At the IAF Conference in Ottawa in 2018, I had the opportunity to co-facilitate a session with two indigenous colleagues.  The topic of the session was reconciliation between settlers and indigenous people, and we needed a cross-cultural team to facilitate the event.

The three of us arrived early and all pitched in to set up the room appropriately and make sure each of us had what we needed for our parts.  During the session we smoothly transferred the leadership of the sections of the session between us.

Harold Tarbell, who is Mohawk, gave the opening prayer and guided the opening circle where we all introduced ourselves and why we were here. Donna Lyons, who is Ojibwe, presented an amazing visual context of indigenous history.  I, who am a settler of European descent, followed, facilitating a consensus workshop on what we can do as facilitators to promote reconciliation.

Although the three of us had not worked together before, the facilitation was seamless and led to great learnings and insightful plans. It was a delightful and memorable experience for both facilitators and participants!


Co-facilitation, when the facilitators share common values and have planned carefully together, can be of great benefit.  Participants respond differently to different personalities leading them, experiencing more diverse ways to participate.  A co-facilitator while at the side of the room can observe the group’s responses and help guide any changes that need to happen to meet their needs. Facilitators can learn from each other as they watch each other work.

Co-facilitation can go terribly wrong.  In a story I heard some time ago, the co-facilitators had not planned the session together, and were not clear on their roles within the meeting.  They had not explored their common values, and were acting on different assumptions of how a group should work together.  Some years ago, I was to follow someone who thought they were a facilitator, and had just told the group emphatically what they should think, then turned it over to me.  I had to undo the damage in the group’s self-esteem and creativity in order to bring out their wisdom, without undermining the person who went before me.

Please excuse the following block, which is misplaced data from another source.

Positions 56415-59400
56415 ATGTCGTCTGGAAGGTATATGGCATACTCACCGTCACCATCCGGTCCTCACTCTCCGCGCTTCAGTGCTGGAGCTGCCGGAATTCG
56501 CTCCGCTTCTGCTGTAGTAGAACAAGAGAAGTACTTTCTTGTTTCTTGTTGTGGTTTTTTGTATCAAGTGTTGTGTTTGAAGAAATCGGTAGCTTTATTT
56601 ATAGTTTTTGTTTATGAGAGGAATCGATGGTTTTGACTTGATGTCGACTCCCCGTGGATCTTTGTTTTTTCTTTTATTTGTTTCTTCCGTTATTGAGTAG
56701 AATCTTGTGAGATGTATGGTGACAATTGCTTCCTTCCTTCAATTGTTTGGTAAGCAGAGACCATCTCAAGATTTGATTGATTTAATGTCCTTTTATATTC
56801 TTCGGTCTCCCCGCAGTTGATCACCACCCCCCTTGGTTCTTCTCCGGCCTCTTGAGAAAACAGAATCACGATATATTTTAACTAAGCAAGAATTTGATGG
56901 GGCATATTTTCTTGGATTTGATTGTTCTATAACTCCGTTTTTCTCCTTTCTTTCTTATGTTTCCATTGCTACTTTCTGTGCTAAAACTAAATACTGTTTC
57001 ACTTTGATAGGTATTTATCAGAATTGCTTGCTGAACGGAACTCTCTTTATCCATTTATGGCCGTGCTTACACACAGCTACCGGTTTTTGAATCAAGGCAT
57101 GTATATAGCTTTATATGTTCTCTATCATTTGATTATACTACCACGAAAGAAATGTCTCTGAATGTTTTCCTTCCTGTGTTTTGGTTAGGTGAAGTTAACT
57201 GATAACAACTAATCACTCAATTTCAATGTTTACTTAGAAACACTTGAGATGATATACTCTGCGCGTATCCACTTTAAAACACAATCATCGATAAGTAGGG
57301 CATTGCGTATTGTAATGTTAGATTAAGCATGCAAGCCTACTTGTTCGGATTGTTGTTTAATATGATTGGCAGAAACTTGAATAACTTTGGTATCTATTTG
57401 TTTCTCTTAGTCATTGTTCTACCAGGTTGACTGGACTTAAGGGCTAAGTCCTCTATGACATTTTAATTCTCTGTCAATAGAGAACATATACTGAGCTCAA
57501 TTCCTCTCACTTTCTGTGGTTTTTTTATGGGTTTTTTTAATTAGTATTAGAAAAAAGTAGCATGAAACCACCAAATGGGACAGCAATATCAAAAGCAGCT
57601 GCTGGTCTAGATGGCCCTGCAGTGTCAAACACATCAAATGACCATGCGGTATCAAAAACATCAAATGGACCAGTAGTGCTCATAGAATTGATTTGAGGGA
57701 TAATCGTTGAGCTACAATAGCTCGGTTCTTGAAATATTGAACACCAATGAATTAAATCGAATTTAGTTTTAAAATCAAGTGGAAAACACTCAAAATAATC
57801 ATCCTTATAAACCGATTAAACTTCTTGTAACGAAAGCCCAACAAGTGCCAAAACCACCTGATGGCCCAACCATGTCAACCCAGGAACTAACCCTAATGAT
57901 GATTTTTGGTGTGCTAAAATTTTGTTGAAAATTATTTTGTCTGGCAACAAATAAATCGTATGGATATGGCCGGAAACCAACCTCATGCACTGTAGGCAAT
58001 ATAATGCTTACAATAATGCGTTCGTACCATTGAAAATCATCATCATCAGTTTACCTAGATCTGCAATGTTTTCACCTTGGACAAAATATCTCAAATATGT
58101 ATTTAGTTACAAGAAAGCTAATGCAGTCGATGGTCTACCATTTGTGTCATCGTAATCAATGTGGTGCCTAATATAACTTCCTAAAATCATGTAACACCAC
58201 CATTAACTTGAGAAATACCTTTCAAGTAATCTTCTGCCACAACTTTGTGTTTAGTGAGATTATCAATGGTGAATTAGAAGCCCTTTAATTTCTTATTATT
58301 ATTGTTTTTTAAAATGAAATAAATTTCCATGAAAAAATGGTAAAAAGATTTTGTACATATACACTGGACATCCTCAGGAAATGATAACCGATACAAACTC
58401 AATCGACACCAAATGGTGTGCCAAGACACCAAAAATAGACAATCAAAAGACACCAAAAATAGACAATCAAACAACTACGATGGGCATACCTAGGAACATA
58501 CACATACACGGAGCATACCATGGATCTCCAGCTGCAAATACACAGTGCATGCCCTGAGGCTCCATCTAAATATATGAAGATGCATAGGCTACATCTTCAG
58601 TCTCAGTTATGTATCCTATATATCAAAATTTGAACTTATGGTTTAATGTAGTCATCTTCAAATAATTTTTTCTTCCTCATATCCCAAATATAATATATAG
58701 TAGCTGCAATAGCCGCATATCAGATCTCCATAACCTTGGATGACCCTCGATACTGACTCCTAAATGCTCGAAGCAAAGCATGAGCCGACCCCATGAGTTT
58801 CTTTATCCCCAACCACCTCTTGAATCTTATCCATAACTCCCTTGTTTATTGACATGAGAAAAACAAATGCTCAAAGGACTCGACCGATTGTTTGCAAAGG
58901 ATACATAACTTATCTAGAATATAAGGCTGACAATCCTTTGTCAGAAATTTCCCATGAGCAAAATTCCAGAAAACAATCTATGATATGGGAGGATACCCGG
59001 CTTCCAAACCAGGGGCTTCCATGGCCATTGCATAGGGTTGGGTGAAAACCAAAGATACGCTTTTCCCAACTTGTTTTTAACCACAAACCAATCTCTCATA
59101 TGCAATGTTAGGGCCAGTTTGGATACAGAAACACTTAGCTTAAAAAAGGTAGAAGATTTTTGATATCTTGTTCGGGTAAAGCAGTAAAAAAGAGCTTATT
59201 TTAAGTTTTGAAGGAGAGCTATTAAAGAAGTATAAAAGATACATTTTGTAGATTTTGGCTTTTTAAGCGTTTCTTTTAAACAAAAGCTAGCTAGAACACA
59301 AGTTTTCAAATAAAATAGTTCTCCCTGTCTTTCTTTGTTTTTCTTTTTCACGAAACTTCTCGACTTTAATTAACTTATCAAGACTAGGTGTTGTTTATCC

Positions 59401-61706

Co-facilitation requires giving up one’s ego and the need to be acknowledged as the one leader of the group.  It requires trusting your colleague, exploring their way of approaching the group when you are planning, and waiting in the session to see what the result of their work is.  It requires curiosity about process as well as the content that the group is coming up with. It also requires paying attention at each moment, so if your co-facilitator is struggling and needs support, you can provide it respectfully on behalf of the group.

Co-facilitation can be a joy, as you learn from each other, and have someone to test your ideas of process with before you start.